Similarly, blockchain is a distributed ledger platform based on a number of advanced technologies.  It’s key functions are to enable the secure, transparent sharing of data and to process transactions among multiple actors that may not know or trust each other.  The basic blockchain platform or fabric doesn’t know what the data and transactions do.  That’s all up to the applications it supports.

For example, having a blockchain-based distributed ledger that all partners in a supply chain ecosystem have access to and trust will help resolve errors and disputes, but only if the application calls for storing the information required for resolving disputes and if the governance of the supply chain has the proper processes in place for resolving disputes among its members.  The blockchain platform on its own will do none of those things, just like the basic TCP/IP Internet platform on its own will not provide access to a web site or stream videos.

Blockchain is just a distributed ledger or database

Key here is the all-important role of open standards.  In the 1980s, it was quite difficult to get different IT systems to talk to each other.  We had a number of proprietary networks and e-mail applications, but just sending an e-mail across two different applications from two different vendors was quite a chore.  We had file systems, but exchanging file across disparate systems from different vendors was really difficult.

That’s why the global research community, which had a great need to communicate and share information, developed and embraced the  TCP/IP networking standards and the SMTP, MIME, POP and IMAP e-mail standards in the mid 1980s, followed a few years later by the adoption of the HTML, HTTP and URL Web standards.  In the early 1990s, - frustrated with the complexity of developing network-based applications, - the wider commercial marketplace embraced these open Internet, e-mail and Web standards.

The Internet was just another network.  Similarly, blockchain is just another distributed ledger or database system.  The key difference are the set of standards being developed and increasingly embraced for blockchain platforms, that should make it significantly easier for companies across different industries to be part of blockchain-based ecosystems, like those involved in supply chains and financial services.  This is particularly important because a company will likely be part of multiple supply chains, and it would be really helpful if they were all based on the same basic standards.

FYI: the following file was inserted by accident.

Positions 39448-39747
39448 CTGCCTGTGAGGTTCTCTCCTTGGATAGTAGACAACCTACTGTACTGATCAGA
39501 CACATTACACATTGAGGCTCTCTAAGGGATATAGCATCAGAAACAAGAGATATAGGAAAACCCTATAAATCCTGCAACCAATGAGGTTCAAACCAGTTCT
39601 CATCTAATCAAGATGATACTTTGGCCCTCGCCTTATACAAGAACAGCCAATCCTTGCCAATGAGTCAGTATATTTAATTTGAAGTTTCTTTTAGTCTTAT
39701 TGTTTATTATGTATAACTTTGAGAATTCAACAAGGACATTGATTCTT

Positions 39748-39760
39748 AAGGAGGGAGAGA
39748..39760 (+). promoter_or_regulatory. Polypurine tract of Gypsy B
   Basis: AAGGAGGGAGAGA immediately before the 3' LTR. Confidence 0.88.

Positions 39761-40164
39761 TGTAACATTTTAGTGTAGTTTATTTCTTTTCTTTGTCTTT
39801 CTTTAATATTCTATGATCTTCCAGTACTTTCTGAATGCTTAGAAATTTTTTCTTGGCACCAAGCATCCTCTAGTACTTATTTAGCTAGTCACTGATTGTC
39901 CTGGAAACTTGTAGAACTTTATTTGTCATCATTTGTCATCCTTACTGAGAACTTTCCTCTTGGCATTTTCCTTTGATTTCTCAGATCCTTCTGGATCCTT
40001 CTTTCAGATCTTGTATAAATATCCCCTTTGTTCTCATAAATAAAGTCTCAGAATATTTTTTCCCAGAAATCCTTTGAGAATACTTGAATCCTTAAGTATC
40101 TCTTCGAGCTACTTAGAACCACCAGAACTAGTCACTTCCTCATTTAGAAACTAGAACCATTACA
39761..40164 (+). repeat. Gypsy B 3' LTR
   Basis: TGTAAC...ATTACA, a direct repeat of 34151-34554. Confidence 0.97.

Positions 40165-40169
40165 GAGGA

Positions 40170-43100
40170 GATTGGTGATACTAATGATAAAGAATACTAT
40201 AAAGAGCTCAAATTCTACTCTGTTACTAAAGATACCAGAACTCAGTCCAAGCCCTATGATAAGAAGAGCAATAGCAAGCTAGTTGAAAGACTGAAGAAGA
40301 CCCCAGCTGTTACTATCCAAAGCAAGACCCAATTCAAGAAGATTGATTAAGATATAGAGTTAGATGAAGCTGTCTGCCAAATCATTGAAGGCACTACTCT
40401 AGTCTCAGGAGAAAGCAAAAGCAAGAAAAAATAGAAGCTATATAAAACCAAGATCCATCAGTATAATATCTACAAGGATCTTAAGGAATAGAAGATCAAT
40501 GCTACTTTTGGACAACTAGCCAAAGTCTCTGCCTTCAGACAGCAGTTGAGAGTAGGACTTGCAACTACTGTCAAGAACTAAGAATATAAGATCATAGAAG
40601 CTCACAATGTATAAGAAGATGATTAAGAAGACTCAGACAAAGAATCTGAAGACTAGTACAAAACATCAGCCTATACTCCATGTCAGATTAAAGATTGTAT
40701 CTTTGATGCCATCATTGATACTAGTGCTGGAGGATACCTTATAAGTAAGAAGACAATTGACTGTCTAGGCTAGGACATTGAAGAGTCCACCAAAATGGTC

There’s too much hype surrounding blockchain

True, but not surprising for a potentially transformative technology.  Remember the dot-com bubble of the late 1990s.  Much of the hype about blockchain is way premature.  In my opinion, blockchain is still in its early phase of market experimentation and leading-edge customers.  It isn’t quite ready to cross the chasm to a more mainstream phase of pragmatic customers less interested on the technology than on the value it brings them.

The Internet was embraced by a fast growing mainstream market in the mid-1990s.  Blockchain is nowhere near as mature as the Internet was then, more akin to the Internet in the late 1980s.  Much work remains to be done on public and private platforms like Ethereum and Hyperledger, as well as on interoperability across platforms.  Applications now in the experimental stage have to move into production while new applications are developed across different industries.

Much of the success of the Internet and World Wide Web is due to the international organizations created to oversee their evolution, including IETF, ICANN, and W3C.  In addition to developing standards and organizing technical, industry and policy activities, these various organization make available open source implementations of their software releases, thus encouraging collaborative, open innovation.

Similarly, blockchain’s success will largely depend on its governance, that is, on how its various stakeholders manage its evolution, including the legal and regulatory frameworks required to govern the interactions of institutions around the world.

While blockchain promises to disrupt business models and transform industries, there’s still much work ahead to turn the promise into reality.